School choice expansion bill advances as cost disagreements emerge
TALLAHASSEE, FLA. 1/4/23-Rep. Kaylee Tuck, R-Lake Placid, during the Local Administration, Federal Affairs & Special Districts Subcommittee, Wednesday at the Capitol in Tallahassee. COLIN HACKLEY PHOTO

Billions of dollars stand between committee estimates and analysis from one think tank.

Two Democrats joined the majority in advancing a school choice bill through committee, as lawmakers discussed the estimated costs for expanding vouchers to all families regardless of income.

Testimony shows that sponsors of HB 1 believe the cost for offering vouchers to a new category of students — no matter how much their family income — is billions less than what the Florida Policy Institute’s analysis shows. The bill advanced in front of the House PreK-12 Appropriations Bill Subcommittee.

The wildly divergent figures emerged during a discussion of the bill that’s a principal priority of House Speaker Paul Renner. If the bill is passed, it would put Florida in the company of just a handful of other states in offering universal vouchers. A similar bill (SB 202) is now making its way through the Senate.

“Where’s the gap?” Republican Rep. Daniel Alvarez of Valrico asked of the divergent cost estimates, as he explained that he tries to consider all sides when studying up on bills.

The cost estimate discrepancies arise partly because the bill sponsors estimate half of those now attending private school without public support will take advantage of the new benefits. The measure would allow families to apply about $8,000 per student in state scholarship money to private school tuition.

The Florida Policy Institute, meanwhile, estimates that 75% of private school children now not getting the benefit of state money will take advantage of the new voucher. That’s in line with what Arizona has experienced in the first six months of offering the universal voucher, institute officials say.

Another sticking point: The committee doesn’t count the money — about $890 million, according to the Institute — that would otherwise be going to public schools as a cost of HB 1. That’s the amount the institute estimates would go to students, now in public schools, who would then go to private schools once the income limit to receive a voucher is lifted.

“This is not actually a fiscal (cost) for this type of student because public school students are already funded in the FEFP (the Florida Education Finance Program, the amount of state funds that goes to public school districts),” said Rep. Kaylee Tuck, a Lake Placid Republican who is sponsoring the bill and chairs the House Choice and Innovation Subcommittee.

“So if they elect to take a scholarship for next fiscal year, they just move from being funded as a public school student to a scholarship student.”

The state Office of Economic & Demographic Research has yet to weigh in on what this voucher expansion will cost. The latest analysis posted last month shows an “indeterminate fiscal impact.”

Norín Dollard, one of the authors of the Florida Policy Institute study, appeared during public testimony to say she stands by her numbers estimating the costs, and said she would be happy to review them in more detail with lawmakers.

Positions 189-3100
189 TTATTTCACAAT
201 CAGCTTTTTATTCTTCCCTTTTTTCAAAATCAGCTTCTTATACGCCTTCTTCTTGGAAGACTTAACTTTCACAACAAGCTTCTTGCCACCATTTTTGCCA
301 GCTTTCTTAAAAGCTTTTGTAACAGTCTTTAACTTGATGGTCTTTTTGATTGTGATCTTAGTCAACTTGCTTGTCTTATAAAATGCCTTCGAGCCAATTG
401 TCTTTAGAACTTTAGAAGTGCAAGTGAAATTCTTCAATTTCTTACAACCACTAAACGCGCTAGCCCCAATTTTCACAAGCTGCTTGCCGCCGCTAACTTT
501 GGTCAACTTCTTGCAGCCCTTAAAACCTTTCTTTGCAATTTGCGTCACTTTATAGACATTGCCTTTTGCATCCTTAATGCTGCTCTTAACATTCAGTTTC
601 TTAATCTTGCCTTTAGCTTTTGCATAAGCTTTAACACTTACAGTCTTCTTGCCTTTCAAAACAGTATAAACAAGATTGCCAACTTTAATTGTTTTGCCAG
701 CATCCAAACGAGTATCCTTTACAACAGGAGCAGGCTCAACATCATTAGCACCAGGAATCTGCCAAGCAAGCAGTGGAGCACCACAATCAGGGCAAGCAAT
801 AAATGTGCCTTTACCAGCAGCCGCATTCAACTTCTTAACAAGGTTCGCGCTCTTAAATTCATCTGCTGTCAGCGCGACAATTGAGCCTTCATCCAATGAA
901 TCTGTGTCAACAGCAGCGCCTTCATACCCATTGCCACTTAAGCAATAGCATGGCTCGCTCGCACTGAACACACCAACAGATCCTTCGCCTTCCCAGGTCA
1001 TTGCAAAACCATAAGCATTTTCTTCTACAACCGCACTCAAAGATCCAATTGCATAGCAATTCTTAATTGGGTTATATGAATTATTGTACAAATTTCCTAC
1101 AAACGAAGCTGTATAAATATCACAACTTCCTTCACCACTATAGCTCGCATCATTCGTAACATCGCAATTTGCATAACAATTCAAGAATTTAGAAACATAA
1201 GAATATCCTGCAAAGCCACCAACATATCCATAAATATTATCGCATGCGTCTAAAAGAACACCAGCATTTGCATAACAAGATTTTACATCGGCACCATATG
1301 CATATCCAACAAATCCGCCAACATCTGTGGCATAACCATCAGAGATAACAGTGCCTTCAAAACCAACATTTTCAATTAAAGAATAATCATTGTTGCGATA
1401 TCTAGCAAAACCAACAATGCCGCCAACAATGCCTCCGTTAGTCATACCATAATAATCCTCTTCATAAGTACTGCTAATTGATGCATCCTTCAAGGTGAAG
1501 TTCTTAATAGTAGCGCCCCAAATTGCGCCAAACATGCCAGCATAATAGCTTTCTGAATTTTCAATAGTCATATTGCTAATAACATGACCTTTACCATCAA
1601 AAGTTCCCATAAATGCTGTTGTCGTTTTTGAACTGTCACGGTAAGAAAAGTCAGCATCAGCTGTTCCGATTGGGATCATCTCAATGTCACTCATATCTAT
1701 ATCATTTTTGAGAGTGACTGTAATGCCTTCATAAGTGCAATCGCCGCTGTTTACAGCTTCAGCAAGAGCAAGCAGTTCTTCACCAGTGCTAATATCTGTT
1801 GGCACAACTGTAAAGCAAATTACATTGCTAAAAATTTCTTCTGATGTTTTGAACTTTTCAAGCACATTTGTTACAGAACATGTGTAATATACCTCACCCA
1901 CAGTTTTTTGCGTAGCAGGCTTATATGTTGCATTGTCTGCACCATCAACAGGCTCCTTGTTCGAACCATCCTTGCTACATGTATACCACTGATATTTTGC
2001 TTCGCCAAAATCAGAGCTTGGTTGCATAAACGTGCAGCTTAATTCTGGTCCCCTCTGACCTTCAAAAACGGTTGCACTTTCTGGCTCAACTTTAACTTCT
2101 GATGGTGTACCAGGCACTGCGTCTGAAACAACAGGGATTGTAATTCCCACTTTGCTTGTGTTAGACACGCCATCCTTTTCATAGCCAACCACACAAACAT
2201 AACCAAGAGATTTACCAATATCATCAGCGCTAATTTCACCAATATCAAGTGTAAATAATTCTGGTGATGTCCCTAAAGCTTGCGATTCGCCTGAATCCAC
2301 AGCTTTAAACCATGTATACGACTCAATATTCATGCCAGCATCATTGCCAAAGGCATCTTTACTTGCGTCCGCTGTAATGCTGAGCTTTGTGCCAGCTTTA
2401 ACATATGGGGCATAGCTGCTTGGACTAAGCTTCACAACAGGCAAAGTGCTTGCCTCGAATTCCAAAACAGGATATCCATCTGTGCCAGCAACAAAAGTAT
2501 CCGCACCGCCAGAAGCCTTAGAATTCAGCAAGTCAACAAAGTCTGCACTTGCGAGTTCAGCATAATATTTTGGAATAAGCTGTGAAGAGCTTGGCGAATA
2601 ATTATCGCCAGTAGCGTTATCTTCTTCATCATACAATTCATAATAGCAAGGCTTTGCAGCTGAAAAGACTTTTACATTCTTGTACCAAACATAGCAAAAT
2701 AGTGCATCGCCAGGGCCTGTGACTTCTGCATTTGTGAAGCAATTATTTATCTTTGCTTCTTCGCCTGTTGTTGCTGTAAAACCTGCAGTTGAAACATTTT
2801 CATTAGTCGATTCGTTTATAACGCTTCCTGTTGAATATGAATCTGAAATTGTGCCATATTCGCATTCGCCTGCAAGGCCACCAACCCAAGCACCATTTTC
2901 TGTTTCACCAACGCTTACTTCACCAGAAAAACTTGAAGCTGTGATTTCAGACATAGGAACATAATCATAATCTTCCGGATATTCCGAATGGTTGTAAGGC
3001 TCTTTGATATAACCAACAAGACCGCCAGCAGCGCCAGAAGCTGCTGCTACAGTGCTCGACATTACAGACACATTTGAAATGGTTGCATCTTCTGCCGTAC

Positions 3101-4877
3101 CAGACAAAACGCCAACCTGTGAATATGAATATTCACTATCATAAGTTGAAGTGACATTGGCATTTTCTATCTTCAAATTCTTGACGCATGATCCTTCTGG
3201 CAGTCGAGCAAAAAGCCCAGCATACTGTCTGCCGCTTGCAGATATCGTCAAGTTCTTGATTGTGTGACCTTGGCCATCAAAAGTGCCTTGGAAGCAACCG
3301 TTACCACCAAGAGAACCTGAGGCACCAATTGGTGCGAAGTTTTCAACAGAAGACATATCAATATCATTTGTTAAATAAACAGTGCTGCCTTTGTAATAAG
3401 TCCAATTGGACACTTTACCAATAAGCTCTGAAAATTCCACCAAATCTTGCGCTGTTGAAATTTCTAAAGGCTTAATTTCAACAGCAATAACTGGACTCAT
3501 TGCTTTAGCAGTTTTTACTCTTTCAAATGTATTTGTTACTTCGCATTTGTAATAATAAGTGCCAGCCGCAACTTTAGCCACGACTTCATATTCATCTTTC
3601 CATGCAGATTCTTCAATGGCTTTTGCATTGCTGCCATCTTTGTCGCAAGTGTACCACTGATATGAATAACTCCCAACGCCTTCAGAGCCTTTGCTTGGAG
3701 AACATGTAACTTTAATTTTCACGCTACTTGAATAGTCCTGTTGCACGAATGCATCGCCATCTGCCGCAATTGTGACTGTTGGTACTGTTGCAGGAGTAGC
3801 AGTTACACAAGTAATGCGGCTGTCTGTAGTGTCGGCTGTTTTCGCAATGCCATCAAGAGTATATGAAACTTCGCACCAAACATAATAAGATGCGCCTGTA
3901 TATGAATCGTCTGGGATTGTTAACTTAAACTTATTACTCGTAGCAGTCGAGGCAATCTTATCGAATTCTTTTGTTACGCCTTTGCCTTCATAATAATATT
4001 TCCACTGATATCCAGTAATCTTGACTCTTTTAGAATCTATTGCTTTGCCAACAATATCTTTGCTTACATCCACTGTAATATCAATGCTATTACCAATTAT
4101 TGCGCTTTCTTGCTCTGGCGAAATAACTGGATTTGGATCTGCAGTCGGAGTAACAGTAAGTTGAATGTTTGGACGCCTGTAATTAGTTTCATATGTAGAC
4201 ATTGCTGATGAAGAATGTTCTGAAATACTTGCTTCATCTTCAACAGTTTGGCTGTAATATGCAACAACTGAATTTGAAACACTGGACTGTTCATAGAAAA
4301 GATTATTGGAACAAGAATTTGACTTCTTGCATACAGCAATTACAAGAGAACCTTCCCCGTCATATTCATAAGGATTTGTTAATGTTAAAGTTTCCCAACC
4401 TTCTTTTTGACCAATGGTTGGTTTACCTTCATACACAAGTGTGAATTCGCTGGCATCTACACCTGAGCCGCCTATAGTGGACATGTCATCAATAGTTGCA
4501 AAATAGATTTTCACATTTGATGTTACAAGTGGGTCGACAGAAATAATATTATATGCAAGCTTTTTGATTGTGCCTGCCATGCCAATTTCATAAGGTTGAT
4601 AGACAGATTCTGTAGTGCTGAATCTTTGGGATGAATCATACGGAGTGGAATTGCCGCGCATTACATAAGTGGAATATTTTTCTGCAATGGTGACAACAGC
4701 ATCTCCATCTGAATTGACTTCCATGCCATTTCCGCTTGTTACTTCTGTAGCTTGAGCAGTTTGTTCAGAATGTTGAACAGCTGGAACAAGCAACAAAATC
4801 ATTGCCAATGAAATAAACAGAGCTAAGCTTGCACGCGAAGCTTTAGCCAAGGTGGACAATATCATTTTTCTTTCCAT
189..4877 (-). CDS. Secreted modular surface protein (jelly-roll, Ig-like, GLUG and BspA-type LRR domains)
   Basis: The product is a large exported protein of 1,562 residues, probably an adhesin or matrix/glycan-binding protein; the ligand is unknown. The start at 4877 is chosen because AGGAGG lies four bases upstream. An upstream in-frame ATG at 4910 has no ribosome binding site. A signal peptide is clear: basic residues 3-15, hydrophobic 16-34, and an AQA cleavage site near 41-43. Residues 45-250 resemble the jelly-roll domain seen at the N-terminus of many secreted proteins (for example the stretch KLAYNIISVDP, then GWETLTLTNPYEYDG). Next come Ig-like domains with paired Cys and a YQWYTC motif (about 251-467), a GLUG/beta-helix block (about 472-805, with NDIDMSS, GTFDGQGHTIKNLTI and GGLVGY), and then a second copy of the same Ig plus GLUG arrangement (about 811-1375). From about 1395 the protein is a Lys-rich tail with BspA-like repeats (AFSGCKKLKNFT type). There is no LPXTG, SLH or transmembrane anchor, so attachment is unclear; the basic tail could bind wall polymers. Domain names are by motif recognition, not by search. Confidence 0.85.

And Susan Woltanski, Vice Chair of the Monroe County School Board, said she believes the costs of expanding school vouchers has been vastly underestimated.

“It’s nonsensical to believe that half the families currently paying to send their children to these private schools will not apply to get the free money,” she said. “Of course they will.”

Still, expanding public funds to private schools had admirers on the committee.

“I have to tell you that I represent a section of Miami, of the urban core of Miami, that is made up of a lot of immigrant children that are arriving every day from across the border. And many of those families have called me to thank me for supporting choice in every way,” Republican Rep. Vicki Lopez said.

“They have been able to send their children to (private) schools and the parents don’t even speak English. And they have gotten incredible support because there has been choice afforded to them.”

But Pompano Beach’s Rep. Patricia Wiliams, the ranking Democrat on the committee, said she’s not had one person voice support for the bill to her. She said she was glad about the tweaks in the bill. Overall, though, to her, she asserted it looks far too much like the segregation of her youth because private schools will be picking and choosing what students to accept even as they get public money.

“We need to look at education for all and this is not what this looks like,” she said.

Democratic Reps. Kimberly Daniels of Jacksonville and Lisa Dunkley of Sunrise joined with the committee’s Republican majority in voting for the bill.

Broward County’s Democratic Rep. Dan Daley said he disagrees with Daniels’ assertion that HB 1 won’t take money away from public schools’ ability to operate. The way the bill is written now, the scholarship money comes out of the state funding that goes to districts, he said.

“I hope that if the Legislature goes down this road, they will be open to finding a separate line item in the budget to do so,” Daley said.

Anne Geggis

Anne Geggis is a South Florida journalist who began her career in Vermont and has worked at the Sun-Sentinel, the Daytona Beach News-Journal and the Gainesville Sun covering government issues, health and education. She was a member of the Sun-Sentinel team that won the 2019 Pulitzer Prize for coverage of the Parkland high school shooting. You can reach her on Twitter @AnneBoca or by emailing [email protected].


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